In such a case, it’s not a bad idea to invite people over and have them exclusively feed your puppy his meals. Meal after meal, the puppy will start loving guests, and he may start voluntarily approaching them when he sees them in anticipation for his meals. As the puppy’s emotions towards people change and his confidence is boosted, guests may also start asking the puppy to come when called and to sit before the food bowl is put down.

Socialization With Other Dogs

Socialization towards humans is a top priority, but dogs and other animals should be introduced as well. Hopefully, the breeder should have already introduced the puppies from a young age to other dogs and other types of pets. Puppy classes are a great way for puppies to meet other puppies and continue learning through play how to refine the pressure of their jaws. Many well-run puppy classes also further get puppies used to meeting new people and exposing them to unusual sights and sounds so they can encounter as many life experiences as possible; a win-win situation for all!

Warning: puppies are very vulnerable to infective diseases such as parvo when they are young as their immune system is still developing. It’s risky business to take a puppy to dog parks or other areas commonly frequented by other dogs when the puppy hasn’t finished his vaccination series and the vet has deemed it safe for the puppy to do so. Yet, the American Veterinary Society of Animal Behavior believes that puppies should receive socialization before they are fully vaccinated by taking advantage of every safe opportunity that presents such as enrolling in puppy classes where the risks of illness can be minimized. If you are considering puppy classes, ask about the recommended age to attend, the puppy vaccination policies and precautions taken to minimize disease.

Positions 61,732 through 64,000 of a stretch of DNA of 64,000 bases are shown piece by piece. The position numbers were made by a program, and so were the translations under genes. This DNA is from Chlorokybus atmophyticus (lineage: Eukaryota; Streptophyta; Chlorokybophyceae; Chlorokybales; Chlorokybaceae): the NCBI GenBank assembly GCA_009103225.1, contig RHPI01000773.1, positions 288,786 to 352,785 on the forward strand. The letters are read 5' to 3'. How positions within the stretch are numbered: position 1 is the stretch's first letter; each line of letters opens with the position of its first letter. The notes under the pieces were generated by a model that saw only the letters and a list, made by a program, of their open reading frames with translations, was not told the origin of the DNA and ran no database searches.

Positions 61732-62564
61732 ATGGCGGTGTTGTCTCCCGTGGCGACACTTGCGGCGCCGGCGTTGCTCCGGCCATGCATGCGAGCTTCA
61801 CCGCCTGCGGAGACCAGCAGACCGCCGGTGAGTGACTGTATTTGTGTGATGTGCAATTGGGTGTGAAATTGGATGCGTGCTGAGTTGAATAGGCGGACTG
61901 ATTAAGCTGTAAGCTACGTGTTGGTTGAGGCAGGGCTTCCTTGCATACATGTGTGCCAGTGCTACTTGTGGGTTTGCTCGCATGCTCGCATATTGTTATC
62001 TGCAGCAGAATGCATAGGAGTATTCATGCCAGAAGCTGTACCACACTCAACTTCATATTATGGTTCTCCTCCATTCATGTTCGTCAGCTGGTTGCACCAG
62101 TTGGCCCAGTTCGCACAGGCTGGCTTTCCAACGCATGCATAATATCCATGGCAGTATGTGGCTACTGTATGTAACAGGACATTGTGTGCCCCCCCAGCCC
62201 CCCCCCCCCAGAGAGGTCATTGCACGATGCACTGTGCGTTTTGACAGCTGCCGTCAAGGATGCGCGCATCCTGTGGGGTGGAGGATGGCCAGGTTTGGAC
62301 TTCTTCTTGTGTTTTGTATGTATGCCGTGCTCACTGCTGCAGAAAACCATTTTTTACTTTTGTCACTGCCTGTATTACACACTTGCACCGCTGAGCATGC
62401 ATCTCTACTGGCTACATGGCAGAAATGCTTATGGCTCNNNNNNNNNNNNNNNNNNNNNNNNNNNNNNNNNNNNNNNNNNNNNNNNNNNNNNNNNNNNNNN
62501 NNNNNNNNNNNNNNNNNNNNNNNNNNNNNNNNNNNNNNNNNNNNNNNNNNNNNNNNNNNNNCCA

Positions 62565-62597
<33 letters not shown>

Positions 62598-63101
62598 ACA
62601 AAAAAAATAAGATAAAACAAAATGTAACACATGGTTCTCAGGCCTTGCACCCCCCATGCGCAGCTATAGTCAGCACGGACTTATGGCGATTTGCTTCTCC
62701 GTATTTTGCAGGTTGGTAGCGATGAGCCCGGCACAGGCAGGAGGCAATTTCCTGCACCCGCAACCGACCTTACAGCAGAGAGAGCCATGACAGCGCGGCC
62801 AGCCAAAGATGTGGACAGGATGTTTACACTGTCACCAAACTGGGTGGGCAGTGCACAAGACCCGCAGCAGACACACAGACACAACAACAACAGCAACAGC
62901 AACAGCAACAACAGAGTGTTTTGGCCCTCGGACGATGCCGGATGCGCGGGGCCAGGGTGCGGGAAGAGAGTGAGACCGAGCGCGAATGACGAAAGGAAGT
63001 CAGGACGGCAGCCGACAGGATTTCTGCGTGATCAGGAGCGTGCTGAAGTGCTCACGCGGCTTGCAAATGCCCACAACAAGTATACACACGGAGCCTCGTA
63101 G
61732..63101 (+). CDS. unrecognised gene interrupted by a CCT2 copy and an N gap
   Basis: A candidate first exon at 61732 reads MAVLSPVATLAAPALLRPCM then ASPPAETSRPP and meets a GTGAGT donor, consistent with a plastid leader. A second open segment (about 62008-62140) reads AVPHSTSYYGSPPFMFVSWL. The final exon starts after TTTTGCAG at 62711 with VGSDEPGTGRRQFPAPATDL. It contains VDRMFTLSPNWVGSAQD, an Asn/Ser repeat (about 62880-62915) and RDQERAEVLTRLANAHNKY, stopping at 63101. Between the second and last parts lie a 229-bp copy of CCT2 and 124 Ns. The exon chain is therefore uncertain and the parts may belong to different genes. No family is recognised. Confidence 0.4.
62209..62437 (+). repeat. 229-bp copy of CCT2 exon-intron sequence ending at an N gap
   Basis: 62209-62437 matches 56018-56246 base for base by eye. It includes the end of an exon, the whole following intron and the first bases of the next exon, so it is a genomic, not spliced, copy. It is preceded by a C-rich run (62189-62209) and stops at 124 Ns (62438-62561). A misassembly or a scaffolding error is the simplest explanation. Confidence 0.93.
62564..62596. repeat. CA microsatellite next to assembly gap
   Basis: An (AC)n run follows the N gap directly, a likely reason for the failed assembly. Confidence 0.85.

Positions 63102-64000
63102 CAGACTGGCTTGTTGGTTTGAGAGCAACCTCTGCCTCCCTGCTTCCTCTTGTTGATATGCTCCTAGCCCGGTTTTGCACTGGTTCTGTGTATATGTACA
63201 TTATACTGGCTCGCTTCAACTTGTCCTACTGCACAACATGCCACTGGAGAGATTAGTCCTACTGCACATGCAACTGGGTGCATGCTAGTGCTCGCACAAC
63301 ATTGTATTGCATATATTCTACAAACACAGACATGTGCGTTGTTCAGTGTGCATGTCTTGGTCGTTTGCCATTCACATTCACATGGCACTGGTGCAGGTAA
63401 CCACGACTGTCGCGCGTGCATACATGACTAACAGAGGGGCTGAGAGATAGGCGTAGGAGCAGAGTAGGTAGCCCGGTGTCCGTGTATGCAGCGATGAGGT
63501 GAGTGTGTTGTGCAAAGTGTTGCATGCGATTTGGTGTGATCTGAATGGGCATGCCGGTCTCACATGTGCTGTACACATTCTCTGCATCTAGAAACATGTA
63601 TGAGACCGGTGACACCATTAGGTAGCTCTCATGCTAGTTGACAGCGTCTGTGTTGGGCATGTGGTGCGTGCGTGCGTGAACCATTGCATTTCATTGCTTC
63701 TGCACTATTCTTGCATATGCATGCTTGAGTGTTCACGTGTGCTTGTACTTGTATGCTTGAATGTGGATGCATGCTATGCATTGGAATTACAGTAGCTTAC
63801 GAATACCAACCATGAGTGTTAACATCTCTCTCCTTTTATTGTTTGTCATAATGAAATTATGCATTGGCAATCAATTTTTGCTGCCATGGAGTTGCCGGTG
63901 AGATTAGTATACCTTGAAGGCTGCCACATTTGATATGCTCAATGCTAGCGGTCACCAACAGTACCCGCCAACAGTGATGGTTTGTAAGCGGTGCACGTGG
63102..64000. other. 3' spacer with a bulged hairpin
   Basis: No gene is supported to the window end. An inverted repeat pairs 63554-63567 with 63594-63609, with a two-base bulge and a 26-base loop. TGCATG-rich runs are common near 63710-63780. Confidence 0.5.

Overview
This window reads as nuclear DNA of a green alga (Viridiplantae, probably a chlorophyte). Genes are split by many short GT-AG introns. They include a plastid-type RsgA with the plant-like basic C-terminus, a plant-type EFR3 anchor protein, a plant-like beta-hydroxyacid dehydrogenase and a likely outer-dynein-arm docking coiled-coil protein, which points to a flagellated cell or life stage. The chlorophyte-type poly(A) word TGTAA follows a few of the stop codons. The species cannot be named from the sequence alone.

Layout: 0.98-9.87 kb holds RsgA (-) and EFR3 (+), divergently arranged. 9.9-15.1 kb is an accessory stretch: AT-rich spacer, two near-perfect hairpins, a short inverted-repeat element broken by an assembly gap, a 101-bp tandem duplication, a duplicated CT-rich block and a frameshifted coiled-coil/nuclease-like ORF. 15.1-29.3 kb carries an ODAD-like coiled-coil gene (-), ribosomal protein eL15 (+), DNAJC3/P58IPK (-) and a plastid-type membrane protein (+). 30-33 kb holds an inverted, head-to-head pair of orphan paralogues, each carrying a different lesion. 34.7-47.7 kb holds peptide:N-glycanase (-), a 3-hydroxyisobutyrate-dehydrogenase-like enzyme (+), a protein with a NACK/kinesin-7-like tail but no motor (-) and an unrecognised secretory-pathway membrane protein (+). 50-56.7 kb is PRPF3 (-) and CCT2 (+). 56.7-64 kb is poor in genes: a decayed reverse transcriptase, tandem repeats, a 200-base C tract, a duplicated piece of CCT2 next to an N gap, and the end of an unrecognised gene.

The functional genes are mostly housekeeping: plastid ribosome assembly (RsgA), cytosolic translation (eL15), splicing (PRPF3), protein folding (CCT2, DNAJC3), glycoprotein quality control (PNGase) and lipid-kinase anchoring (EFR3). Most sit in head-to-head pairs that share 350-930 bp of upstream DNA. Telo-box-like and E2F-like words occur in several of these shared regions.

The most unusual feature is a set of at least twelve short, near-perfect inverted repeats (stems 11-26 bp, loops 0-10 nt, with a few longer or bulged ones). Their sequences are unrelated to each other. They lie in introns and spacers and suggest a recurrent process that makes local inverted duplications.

Other Forms of Socialization

People, dogs and other animals aren’t the only things tor puppy should be exposed to. Different sights, sounds, places, surfaces are all very important. Ideally, the breeder should have exposed the puppy to a few stimuli commonly found in households such as the noise of the dish washer, the sight of the vacuum, the door bell children and other pets they may encounter in the their permanent home. Depending on where you live, you may wish to expose your puppy to trucks, the noise of the train or the presence of cows mooing in a field. It’s certainly challenging to expose a puppy to so many things within such a short period of time, but it’s a well worth investment!

As with socialization with humans, a time may come where the puppy may be fearful of a noise or sight. This is quite normal. A big truck passing by or an oaring vacuum are scary things for a small, inexperienced puppy! In such a case, it’s best to desensitize the puppy by presenting the stimulus in a less threatening manner. For instance, let the puppy see a truck from a distance and feed him tasty treats the moment he spots it or present the vacuum when it’s off.

The Bottom Line

Socializing your puppy is a part of proper dog training. The implementation of adequate socialization during the puppy’s first 3 months of life is crucial and goes a long way in preventing future behavioral problems. However, it’s important to recognize that ongoing socialization should continue throughout the rest of the puppy’s life to ensure he remains a happy, well-adjusted dog that is pleasure to be around.